By Governor Christine Todd Whitman
January 13, 2010
I’m mad, and I know I’m not alone. With a dismissing snicker, Speaker Nancy Pelosi very publically undermined one of the central pledges that President Obama made to the people of the United States. When asked by a reporter about C-SPAN’s request to broadcast the deliberations on healthcare reform – a promise President Obama made on the campaign trail – Speaker Pelosi could only laugh and say that the President stood for “a number of things” while he was on the campaign trail.
In fact, at least eight times during the campaign then-candidate Obama promised an open and above-board discussion of health care reform – and those eight promises are just the ones news organizations could easily find on video. Now, in addition to breaking that commitment to openness yet again, the President has done nothing to assure the public that he will push back on either Speaker Pelosi’s or Senator Reid’s decision to hammer out the details of the final healthcare bill excluding the Republicans entirely.
I’m not naïve – I understand the arguments the Democrats are making in their heads or in public to justify their behavior:
• The Republicans are only interested in obstruction and haven’t offered any acceptable language. That is in the eye of the beholder as there has been some very positive language offered by the GOP. There are also noticeable gaps in the current bills such as tort reform – a key driver of health care costs.
• The Republicans excluded us from deliberations when they held the power. The GOP did at times, but do two wrongs make a right? And I would argue that healthcare is far too important a piece of legislation to be lowered to this standard.
• We need to get this to the president’s desk by the State of the Union. Why? I understand momentum and “striking while the iron is hot”, but this is a critical piece of legislation that will affect Americans for generations. The bill can only benefit from a full discussion – that is, if Democrat leaders actually want to reflect the views of a majority of Americans, not just themselves.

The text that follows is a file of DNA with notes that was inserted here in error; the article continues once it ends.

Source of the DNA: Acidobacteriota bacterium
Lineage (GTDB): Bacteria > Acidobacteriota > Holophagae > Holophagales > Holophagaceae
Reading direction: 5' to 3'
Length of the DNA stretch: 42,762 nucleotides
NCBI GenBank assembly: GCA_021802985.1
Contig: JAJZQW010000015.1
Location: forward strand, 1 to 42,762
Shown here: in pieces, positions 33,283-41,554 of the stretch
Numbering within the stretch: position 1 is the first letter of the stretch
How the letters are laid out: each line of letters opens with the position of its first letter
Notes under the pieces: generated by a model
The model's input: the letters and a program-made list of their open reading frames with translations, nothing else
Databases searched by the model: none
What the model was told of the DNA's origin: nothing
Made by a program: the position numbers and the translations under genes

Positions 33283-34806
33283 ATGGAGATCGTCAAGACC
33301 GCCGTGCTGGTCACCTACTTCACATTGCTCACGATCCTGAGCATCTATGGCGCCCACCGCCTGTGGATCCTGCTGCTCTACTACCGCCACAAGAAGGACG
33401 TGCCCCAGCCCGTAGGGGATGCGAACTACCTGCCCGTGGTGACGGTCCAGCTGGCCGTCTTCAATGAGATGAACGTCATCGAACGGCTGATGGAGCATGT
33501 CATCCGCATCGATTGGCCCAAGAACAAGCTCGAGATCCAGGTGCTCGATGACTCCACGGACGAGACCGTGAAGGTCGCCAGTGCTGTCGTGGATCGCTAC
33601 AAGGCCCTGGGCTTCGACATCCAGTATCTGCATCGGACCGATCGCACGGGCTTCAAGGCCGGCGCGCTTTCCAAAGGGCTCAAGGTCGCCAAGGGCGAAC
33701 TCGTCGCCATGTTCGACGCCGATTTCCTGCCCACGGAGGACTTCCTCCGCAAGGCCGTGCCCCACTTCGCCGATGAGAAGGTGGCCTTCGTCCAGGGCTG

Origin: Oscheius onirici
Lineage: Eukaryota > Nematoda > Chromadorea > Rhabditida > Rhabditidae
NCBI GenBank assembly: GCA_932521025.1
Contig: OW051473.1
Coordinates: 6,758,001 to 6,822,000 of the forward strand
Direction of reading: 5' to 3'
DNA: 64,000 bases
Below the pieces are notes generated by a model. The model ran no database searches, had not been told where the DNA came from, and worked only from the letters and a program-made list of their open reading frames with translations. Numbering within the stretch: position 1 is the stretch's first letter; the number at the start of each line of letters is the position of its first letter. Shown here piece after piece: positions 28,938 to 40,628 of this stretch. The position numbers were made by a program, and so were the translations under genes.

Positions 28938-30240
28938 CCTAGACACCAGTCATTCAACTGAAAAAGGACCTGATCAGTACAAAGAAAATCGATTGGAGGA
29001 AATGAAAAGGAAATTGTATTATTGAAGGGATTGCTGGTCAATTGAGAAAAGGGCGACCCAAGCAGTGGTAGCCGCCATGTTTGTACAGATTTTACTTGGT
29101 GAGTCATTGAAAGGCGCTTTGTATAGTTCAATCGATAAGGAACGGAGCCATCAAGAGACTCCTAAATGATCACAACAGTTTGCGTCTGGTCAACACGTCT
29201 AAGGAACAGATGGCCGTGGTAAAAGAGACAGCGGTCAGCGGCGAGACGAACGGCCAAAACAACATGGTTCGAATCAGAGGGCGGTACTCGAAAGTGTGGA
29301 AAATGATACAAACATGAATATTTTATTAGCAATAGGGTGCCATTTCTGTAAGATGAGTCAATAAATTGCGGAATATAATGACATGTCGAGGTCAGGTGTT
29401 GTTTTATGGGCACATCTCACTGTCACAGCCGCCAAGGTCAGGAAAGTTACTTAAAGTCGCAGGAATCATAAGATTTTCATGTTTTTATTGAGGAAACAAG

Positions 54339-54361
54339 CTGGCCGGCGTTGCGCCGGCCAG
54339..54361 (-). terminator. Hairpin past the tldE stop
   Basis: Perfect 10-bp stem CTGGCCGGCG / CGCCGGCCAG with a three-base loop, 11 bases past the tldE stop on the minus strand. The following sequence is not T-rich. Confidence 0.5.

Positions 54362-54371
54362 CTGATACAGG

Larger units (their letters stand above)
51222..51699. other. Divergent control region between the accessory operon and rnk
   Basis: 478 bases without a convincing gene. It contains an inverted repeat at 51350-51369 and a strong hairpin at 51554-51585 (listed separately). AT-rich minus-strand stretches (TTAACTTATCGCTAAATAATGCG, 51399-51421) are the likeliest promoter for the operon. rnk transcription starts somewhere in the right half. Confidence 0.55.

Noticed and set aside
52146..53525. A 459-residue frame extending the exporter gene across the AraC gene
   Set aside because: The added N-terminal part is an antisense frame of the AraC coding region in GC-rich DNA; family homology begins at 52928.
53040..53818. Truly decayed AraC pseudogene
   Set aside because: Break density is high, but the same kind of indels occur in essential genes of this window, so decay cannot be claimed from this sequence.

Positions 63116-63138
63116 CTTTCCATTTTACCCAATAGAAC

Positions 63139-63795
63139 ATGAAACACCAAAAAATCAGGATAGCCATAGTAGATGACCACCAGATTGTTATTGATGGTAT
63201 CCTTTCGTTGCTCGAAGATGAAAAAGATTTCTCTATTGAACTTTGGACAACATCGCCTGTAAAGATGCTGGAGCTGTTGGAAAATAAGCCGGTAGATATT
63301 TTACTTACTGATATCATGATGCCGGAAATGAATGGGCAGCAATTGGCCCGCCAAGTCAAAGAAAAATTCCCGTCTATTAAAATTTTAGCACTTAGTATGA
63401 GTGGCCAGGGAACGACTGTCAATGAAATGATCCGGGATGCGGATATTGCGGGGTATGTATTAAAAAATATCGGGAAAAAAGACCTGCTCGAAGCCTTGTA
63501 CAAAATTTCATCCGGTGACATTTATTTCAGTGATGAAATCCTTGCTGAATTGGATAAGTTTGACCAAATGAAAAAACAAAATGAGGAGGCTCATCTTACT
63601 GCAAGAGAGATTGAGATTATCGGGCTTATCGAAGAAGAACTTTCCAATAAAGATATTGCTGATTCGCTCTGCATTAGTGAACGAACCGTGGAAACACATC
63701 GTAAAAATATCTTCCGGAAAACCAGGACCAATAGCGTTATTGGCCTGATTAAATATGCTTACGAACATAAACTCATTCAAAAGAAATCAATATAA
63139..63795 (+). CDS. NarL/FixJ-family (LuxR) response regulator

I actually agree with the decision to keep cameras out of the room while the conference committee meets on this bill. If we want any kind of honest policy discussion there needs to be some privacy; otherwise all we will get is political posturing. That being said, I resent the fact that there will be no Republican voice at the table. That decision by the Democratic leadership effectively disenfranchises the constituents represented by any Republican whether they voted for them or not. Since I doubt very many members have read the whole 2,000+ pages of this bill, the more perspectives that are brought to bear, the better the end product will be.
Democracy is a funny thing – it is no doubt complicated and messy at times. There are, however, certain principles that should apply whatever the issue: the people deserve to be heard and their voice is found in all their elected representatives, not just some of them representing only one party. You could say that the Republicans have marginalized themselves by some of their actions, but that is a feeble excuse and a discussion for another day. Today we need to get back to basics. Healthcare reform is needed and we should be able to have it soon, but it should not come in a vacuum.
President Obama needs to remember the promise he made to the American people when he started on this journey. It is his responsibility to remind his party that this is a democracy – they don’t rule the world.